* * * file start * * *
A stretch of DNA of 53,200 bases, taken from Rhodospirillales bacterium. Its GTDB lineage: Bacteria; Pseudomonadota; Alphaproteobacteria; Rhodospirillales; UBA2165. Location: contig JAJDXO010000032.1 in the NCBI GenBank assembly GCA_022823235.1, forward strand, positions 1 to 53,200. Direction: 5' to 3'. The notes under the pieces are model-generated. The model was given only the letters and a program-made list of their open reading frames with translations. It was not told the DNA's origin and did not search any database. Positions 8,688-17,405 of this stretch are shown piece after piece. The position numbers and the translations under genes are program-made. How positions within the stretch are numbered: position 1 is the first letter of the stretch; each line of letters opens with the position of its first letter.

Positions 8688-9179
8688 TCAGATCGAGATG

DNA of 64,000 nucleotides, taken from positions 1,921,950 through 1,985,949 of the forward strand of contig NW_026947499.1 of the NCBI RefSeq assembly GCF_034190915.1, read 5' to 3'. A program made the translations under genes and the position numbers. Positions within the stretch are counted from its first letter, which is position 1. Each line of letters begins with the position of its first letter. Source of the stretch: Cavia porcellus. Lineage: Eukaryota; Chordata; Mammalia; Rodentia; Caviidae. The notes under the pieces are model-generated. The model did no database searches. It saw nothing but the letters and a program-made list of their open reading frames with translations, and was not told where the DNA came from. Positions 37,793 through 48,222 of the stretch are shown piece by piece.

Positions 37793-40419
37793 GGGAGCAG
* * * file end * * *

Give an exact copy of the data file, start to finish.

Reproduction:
A stretch of DNA of 53,200 bases, taken from Rhodospirillales bacterium. Its GTDB lineage: Bacteria; Pseudomonadota; Alphaproteobacteria; Rhodospirillales; UBA2165. Location: contig JAJDXO010000032.1 in the NCBI GenBank assembly GCA_022823235.1, forward strand, positions 1 to 53,200. Direction: 5' to 3'. The notes under the pieces are model-generated. The model was given only the letters and a program-made list of their open reading frames with translations. It was not told the DNA's origin and did not search any database. Positions 8,688-17,405 of this stretch are shown piece after piece. The position numbers and the translations under genes are program-made. How positions within the stretch are numbered: position 1 is the first letter of the stretch; each line of letters opens with the position of its first letter.

Positions 8688-9179
8688 TCAGATCGAGATG

DNA of 64,000 nucleotides, taken from positions 1,921,950 through 1,985,949 of the forward strand of contig NW_026947499.1 of the NCBI RefSeq assembly GCF_034190915.1, read 5' to 3'. A program made the translations under genes and the position numbers. Positions within the stretch are counted from its first letter, which is position 1. Each line of letters begins with the position of its first letter. Source of the stretch: Cavia porcellus. Lineage: Eukaryota; Chordata; Mammalia; Rodentia; Caviidae. The notes under the pieces are model-generated. The model did no database searches. It saw nothing but the letters and a program-made list of their open reading frames with translations, and was not told where the DNA came from. Positions 37,793 through 48,222 of the stretch are shown piece by piece.

Positions 37793-40419
37793 GGGAGCAG